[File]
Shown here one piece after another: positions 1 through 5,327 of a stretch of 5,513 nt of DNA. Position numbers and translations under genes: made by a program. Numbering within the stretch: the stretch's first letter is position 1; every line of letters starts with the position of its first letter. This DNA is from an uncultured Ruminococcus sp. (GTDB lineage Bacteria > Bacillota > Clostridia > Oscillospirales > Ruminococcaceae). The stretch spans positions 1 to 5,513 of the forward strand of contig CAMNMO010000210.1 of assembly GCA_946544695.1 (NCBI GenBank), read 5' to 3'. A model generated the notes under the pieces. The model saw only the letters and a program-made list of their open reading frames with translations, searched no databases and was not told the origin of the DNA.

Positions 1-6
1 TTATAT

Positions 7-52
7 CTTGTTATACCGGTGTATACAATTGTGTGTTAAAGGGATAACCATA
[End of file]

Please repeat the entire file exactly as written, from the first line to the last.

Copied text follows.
Shown here one piece after another: positions 1 through 5,327 of a stretch of 5,513 nt of DNA. Position numbers and translations under genes: made by a program. Numbering within the stretch: the stretch's first letter is position 1; every line of letters starts with the position of its first letter. This DNA is from an uncultured Ruminococcus sp. (GTDB lineage Bacteria > Bacillota > Clostridia > Oscillospirales > Ruminococcaceae). The stretch spans positions 1 to 5,513 of the forward strand of contig CAMNMO010000210.1 of assembly GCA_946544695.1 (NCBI GenBank), read 5' to 3'. A model generated the notes under the pieces. The model saw only the letters and a program-made list of their open reading frames with translations, searched no databases and was not told the origin of the DNA.

Positions 1-6
1 TTATAT

Positions 7-52
7 CTTGTTATACCGGTGTATACAATTGTGTGTTAAAGGGATAACCATA